Our worldview --the way we look at life--impacts everything we do. The moral choices we make; the way we spend our money; the kind of relationships we have; the priorities we set.

The question is : Is our worldview fully shaped by Christian truth? And do we know the best way to detect and counter the false values of our culture?

In this brand new DVD study series, Colson and Warren tackle some of the key issues of our day: truth vs. relativism, creationism vs. Darwinism, tolerance, terrorism, and so much more. You will learn about competing worldviews, the biblical basis for a Christian worldview, and its application to every facet of life.

Rick Warren's "worldview" is not at all moderate, as journalist Michelle Goldberg observed in a December 18, 2008 UK Guardian, A wolf in sheep's clothing,

"If nothing else, Rick Warren is a miracle worker in the realm of public relations. He is a man who compares legal abortion to the Holocaust and gay marriage to incest and paedophilia. He believes that Jews, Muslims, Buddhists, Hindus and other non-Christians are going to spend eternity burning in hell. He doesn't believe in evolution. He recently dismissed the social gospel - the late 19th- and early 20th-century Protestant movement that led a religious crusade against poverty and inequality - as "Marxism in Christian clothing"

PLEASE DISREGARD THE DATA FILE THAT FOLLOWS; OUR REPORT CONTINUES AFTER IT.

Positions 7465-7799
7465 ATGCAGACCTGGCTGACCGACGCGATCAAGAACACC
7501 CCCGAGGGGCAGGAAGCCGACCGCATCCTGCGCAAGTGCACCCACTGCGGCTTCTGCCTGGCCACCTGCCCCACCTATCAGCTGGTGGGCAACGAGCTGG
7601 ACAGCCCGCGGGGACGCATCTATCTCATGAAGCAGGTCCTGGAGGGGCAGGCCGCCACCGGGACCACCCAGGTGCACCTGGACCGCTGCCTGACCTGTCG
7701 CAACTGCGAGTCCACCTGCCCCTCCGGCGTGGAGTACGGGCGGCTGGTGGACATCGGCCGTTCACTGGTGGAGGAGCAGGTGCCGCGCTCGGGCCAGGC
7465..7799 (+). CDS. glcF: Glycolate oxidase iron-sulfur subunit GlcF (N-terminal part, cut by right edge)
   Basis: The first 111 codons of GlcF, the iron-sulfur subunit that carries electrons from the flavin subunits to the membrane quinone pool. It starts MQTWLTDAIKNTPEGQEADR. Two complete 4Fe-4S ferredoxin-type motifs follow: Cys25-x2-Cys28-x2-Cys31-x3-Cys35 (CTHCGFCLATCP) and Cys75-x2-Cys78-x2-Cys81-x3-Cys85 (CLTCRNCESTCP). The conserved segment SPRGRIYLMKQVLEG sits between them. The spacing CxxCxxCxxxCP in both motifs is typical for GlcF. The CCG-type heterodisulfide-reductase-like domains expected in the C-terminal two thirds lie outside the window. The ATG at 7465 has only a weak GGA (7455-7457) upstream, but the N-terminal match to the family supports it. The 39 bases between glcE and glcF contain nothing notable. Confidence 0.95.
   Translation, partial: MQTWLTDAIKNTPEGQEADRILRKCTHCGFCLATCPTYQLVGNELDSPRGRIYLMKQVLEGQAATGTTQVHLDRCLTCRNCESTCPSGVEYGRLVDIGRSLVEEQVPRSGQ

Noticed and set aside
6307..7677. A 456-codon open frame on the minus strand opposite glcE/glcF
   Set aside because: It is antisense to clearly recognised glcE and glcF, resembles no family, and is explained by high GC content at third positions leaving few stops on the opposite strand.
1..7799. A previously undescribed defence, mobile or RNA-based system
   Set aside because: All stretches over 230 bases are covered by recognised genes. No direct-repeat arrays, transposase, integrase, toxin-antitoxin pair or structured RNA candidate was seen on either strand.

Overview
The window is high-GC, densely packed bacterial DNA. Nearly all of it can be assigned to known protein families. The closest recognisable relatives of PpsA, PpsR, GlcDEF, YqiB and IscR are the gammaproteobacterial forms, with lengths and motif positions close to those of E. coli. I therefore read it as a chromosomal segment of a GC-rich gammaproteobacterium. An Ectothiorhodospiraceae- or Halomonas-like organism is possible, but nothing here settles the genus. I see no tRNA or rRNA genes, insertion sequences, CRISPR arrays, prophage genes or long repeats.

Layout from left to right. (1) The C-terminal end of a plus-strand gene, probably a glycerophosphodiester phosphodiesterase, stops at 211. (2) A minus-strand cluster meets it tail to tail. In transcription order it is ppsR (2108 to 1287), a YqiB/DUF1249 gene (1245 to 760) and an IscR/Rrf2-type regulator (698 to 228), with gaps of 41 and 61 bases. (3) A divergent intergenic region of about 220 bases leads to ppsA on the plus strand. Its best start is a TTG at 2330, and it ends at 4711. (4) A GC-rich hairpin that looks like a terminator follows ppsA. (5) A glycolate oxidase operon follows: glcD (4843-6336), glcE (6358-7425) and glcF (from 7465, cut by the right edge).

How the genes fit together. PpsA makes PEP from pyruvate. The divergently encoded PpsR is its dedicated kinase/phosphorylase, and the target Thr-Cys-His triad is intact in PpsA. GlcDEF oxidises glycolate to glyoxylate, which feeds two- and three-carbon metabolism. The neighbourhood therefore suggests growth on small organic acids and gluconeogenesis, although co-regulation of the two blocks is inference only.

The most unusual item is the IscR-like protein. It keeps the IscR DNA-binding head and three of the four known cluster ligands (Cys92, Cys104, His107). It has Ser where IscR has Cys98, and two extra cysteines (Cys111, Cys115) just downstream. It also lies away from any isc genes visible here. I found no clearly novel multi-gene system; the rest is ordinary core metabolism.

As the ASSIST News Service story described, the P.E.A.C.E. Plan amounted to "the church's commitment to a new reformation in Christianity and vision for a worldwide spiritual awakening in the 21st Century through the PEACE Plan that [Rick Warren] believes will mobilize one billion foot soldiers from the Christian church in missions by the year 2020."

Outlining his P.E.A.C.E. Plan before his audience, Rick Warren revealed a divinely inspired vision on what Warren says are the two biggest global problems, "spiritual emptiness" and "egocentric leadership". Warren has defined being "spiritually empty" as not being a born-again Christian, and "egocentric leadership" as a lack of leaders who model their behavior "after Jesus". Thus, the P.E.A.C.E. Plan amounted, principally, to a restatement of the traditional evangelical goal of Christianizing the world.